Prominent Loudoun business and elected leaders believe these failures — and the inability to construct a bridge in particular — are a deterrent not only in alleviating congestion, but also in spurring interstate travel and commerce. At the Chamber meeting, NVTA Executive Directer Monica Backmon said the bridge is still a priority for her organization, but the NVTA is in a strong financial position due to the gas tax, and it has dozens of projects competing for its attention. Metrorail capital improvements have already been allocated $174 million from NVTA and, facing a growing budget shortfall, may receive more allocations. Other major priorities include enhancements to the American Legion Bridge, a proposed Bi-County Parkway between Loudoun and Prince William Counties and an expanded bus service.
Congestion relief is far and away the biggest factor in determining money allocation, and the NVTA is required by law to disperse money based off the most cost effective option that creates the most significant congestion relief. The complex, data-driven system has been widely praised by Loudoun’s Board of Supervisors. Loudoun Supervisors Chair Phyllis Randall (D-At Large) serves as Vice Chair of NVTA’s Board, and Supervisor Ralph Buona (R-Ashburn) serves on the transit authority’s Planning Coordination Advisory Committee.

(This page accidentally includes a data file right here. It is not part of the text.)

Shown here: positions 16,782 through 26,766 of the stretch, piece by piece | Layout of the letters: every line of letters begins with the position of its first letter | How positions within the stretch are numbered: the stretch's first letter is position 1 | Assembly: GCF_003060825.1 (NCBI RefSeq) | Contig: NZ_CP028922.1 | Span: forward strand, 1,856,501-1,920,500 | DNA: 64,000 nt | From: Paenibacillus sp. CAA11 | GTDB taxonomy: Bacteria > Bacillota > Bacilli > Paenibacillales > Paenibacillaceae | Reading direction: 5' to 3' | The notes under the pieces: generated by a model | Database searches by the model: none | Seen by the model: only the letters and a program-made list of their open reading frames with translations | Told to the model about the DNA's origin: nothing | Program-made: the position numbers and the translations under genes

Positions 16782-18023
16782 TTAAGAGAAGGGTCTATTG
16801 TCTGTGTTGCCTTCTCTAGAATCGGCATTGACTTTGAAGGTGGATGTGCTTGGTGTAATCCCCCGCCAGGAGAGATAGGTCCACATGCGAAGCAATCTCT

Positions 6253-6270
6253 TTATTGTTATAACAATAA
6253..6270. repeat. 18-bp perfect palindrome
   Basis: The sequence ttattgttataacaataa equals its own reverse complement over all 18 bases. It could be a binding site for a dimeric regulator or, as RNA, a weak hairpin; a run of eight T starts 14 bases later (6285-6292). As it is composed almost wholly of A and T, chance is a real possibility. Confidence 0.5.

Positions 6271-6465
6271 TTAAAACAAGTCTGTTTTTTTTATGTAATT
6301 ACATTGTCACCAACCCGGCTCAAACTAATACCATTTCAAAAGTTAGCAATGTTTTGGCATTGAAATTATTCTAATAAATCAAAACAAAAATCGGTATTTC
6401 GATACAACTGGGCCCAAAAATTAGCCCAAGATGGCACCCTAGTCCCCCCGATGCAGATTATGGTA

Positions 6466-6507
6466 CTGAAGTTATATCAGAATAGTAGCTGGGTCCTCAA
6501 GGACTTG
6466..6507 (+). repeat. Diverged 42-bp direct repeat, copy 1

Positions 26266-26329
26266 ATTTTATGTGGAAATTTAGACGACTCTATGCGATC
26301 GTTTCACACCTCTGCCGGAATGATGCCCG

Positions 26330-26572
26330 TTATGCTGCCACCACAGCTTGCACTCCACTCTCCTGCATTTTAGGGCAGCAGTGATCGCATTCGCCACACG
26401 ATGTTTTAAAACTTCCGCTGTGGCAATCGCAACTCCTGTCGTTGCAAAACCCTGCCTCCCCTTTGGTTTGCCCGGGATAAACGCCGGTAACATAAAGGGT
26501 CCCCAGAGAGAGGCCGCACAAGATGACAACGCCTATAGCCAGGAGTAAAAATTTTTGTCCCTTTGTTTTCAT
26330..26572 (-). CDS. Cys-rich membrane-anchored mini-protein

Through the NVTA’s metrics of congestion relief, and influence by its Loudoun representatives, the County has seen $122 million allocated to its transportation projects. Along with help from other regional transportation funds like the Commonwealth Transportation Board, that includes key congestion relief efforts along the intersection of Loudoun County Parkway as well as Route 7 and Belmont Ride Rd.
“I can’t say enough how great that would be if we had it in Maryland,” Parsons said. “Voters care about reducing congestion, reducing congestion and reducing congestion, in that order. They don’t really care about anything else in our part of the region.”